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An Awful Charge.
Los Angeles Times | Friday, September 16, 1910.
An action for slander was instituted in the Superior Court yesterday in behalf of Mary Cook, aged 8 years, by her father, Fred S. Cook, against William C. Chormicle, alleging that on August 20 the defendant, in the presence of other persons, declared that the plaintiff was afflicted with a loathsome disease, and that the minor grandson of the defendant had contracted it from her. Damages in $25,000 are asked for.
News story courtesy of Tricia Lemon Putnam.
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Girl Sues for Slander.
Los Angeles Herald | Friday, September 16, 1910.
Mary Cook, 8 years old, who lives in the Castaic school district, yesterday, through her father as guardian, Fred S. Cook, filed a suit for slander against William G. [sic] Chormicle, asking damages of $25,000.
Mary Cooke, a Fernandeño Indian of Tataviam, Kitanemuk and Tongva descent, went on to become Chief of the Southern Chumash, inheriting the title from
her mother (Fred's wife), Frances Garcia. The "e" was added to the Cook surname by Fred and Frances. Fred was a son (and Mary, a granddaughter) of Mr. Dolores Cook.
News story courtesy of Lauren Parker.
Castaic rancher William C. Chormicle and ally Will A. Gardener shot Mr. Dolores Cook and settler George Walton to death on Friday, Feb. 28, 1890.
Cook and Walton were allied with Chormicle's bitter enemy, Castaic landowner William Wirt Jenkins, a onetime member of L.A.'s vigilante police force (the Rangers) during the rough-and-tumble 1850s.
Walton was a newcomer to the area, but Cook was a Fernandeño Indian of Tataviam, Kitanemuk and Tongva descent, and Castaic was his ancestral territory. Upon his death, Cook left a widow and four children. Cook is the late Charlie Cooke's great-grandfather. Charlie Cooke (1935-2013) was chief of the Southern Chumash and a respected elder within the Fernandeno-Tataviam Band of Mission Indians. (The "e" was added to the surname by Charlie's grandparents.) Dolores Cook is also gr-gr-grandfather to the current (2014) chief, Ted Garcia, who was passed the title from Charlie in December 2008.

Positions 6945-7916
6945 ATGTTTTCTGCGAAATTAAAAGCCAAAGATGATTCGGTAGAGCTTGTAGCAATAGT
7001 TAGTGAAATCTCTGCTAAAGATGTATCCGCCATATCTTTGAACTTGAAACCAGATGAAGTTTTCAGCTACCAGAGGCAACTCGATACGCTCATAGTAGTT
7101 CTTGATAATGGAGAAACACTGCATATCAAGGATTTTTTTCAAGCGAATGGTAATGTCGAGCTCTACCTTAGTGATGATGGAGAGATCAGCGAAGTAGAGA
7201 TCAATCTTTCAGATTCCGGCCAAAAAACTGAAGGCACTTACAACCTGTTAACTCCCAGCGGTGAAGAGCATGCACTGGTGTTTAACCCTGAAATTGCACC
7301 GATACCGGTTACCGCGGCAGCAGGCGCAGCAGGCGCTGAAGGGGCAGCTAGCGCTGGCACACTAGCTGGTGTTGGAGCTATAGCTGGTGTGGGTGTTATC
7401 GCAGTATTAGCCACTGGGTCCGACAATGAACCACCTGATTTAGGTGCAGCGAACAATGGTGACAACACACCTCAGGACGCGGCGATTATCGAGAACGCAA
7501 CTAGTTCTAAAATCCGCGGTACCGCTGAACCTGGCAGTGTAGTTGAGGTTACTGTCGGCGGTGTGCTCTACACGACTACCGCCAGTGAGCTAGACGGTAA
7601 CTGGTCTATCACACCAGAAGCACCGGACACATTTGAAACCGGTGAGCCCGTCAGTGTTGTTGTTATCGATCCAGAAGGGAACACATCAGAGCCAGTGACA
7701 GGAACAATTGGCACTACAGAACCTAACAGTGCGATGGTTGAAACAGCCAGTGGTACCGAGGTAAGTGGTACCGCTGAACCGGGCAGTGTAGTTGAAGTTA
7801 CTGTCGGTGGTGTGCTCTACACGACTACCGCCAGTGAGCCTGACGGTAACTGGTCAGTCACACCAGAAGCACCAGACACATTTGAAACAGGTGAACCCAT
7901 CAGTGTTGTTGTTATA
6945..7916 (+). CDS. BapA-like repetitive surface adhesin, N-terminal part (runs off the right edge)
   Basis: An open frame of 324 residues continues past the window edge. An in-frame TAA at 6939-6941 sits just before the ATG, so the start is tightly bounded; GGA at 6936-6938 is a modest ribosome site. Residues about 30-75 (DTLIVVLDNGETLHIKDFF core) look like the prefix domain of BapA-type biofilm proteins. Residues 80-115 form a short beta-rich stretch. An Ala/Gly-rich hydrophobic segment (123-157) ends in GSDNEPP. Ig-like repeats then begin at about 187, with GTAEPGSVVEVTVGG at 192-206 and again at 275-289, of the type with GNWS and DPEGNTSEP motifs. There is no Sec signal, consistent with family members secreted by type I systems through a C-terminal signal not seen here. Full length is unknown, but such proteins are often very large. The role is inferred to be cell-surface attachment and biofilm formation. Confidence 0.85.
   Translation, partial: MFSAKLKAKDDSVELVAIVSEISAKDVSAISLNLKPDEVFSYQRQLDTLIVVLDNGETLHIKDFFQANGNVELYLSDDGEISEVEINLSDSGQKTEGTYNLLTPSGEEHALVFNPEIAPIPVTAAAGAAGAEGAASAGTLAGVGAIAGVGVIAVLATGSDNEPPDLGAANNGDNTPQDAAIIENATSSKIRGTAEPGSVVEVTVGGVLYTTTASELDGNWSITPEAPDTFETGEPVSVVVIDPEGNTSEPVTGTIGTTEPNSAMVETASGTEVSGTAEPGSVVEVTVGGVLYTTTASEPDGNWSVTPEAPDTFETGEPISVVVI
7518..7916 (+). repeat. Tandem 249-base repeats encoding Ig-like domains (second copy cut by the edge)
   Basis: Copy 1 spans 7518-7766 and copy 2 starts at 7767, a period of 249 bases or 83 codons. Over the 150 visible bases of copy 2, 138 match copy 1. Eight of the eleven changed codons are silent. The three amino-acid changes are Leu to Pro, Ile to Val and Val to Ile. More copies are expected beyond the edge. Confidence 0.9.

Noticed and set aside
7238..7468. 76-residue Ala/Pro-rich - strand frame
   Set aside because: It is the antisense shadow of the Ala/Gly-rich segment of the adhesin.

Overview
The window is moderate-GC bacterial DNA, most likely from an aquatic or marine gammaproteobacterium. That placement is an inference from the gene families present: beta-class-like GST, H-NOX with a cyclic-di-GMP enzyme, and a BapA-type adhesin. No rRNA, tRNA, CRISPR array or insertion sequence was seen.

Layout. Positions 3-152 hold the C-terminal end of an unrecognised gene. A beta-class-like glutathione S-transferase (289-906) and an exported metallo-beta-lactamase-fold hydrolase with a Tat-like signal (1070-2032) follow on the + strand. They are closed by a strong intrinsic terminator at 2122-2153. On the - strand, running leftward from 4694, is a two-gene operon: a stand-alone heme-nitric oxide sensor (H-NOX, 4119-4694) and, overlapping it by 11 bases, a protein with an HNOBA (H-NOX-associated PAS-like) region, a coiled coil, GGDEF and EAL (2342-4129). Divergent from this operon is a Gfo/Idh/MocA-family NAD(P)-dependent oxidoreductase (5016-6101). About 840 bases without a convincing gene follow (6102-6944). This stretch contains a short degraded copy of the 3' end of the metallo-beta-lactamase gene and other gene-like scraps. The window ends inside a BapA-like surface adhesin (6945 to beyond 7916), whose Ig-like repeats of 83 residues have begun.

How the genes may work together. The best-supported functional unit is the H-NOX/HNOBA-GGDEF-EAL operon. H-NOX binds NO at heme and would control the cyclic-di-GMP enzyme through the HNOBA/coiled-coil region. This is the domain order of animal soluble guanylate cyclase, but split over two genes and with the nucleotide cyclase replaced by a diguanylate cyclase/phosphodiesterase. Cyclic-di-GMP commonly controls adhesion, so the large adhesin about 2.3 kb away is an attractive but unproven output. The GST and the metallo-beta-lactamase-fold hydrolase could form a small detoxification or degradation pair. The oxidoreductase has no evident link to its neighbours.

An initial inquest into the killings by the local judge — none other than Judge W.W. Jenkins — pointed to murder. During the coroner's inquest, all eyewitnesses said the victims never fired their weapons. Nonetheless, the tables turned to self-defense when the case went to trial in Los Angeles. There were more than 100 persons on the witness list, but none dared testify against Chormicle, who had a reputation for being armed and irascible. The defendants were acquitted.
There are members of the Cooke-Garcia family today who believe justice was denied.
The blood feud boiled over several more times and claimed as many as 21 lives. It all related to a property dispute among the Atlantic & Pacific Railroad, the Southern Pacific and the U.S. Government. Chormicle claimed to have purchased 1,600 acres of land in Castaic from the railroad, while Jenkins and his friends believed they had rights under the Homestead Act to settle much of the same land. The dispute among the railroads and the govenrment was still working its way through the court system when Cook and Walton were killed.
The Chormicle-Jenkins rivalry came to a head after 1913 when a forest ranger who'd been sent by the government to keep the peace departed. Chormicle shot then-Old Man Jenkins in the chest. He survived. Not long after, Chormicle was shot and killed. Locals blamed Jenkins. Then in 1916, Jenkins was shot off of his horse by Billy Rose, a Chormicle ally. Again Jenkins survived. Three years later Jenkins died of an illness while visiting friends in Los Angeles. He was 84.
Epitaph: It is likely that some of the Jenkins people who were killed in the long-running feud were buried here.